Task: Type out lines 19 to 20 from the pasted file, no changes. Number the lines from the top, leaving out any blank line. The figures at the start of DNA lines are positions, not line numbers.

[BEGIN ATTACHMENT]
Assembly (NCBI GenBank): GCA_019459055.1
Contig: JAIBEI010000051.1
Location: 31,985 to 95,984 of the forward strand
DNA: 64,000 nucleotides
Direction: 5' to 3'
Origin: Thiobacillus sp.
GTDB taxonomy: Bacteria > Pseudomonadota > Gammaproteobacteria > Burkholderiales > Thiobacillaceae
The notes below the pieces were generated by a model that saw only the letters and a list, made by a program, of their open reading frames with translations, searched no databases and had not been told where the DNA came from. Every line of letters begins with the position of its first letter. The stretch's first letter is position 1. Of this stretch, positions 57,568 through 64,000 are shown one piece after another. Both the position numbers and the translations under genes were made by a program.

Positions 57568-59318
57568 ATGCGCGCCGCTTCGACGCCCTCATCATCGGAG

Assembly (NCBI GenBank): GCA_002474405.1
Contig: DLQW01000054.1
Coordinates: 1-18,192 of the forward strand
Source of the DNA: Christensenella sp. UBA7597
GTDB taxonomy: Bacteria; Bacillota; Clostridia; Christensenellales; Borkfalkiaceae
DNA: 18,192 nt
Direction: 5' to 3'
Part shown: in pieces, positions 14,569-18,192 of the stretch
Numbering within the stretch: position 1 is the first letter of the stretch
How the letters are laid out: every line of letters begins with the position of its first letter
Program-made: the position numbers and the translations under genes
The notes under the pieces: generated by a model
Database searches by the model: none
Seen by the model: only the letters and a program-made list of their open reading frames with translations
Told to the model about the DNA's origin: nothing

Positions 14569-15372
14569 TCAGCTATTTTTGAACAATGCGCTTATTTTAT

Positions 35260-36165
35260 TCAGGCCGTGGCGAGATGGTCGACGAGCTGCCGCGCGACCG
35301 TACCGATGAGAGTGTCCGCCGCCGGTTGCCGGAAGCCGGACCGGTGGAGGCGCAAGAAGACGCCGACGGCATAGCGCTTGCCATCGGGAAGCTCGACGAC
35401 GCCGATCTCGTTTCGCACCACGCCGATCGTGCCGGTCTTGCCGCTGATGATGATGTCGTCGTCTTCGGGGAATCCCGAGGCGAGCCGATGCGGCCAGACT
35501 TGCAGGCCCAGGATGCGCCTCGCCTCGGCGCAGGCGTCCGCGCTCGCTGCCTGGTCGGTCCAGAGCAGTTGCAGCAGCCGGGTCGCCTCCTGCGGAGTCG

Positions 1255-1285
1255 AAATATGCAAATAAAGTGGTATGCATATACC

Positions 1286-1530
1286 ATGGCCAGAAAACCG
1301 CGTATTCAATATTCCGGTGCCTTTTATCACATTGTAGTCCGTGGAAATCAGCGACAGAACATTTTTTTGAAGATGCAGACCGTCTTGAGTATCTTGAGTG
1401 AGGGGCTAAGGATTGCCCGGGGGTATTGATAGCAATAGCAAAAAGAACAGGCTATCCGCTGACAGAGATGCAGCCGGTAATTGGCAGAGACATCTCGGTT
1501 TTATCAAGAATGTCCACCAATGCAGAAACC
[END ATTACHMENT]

Numbering within the stretch: position 1 is the first letter of the stretch
How the letters are laid out: every line of letters begins with the position of its first letter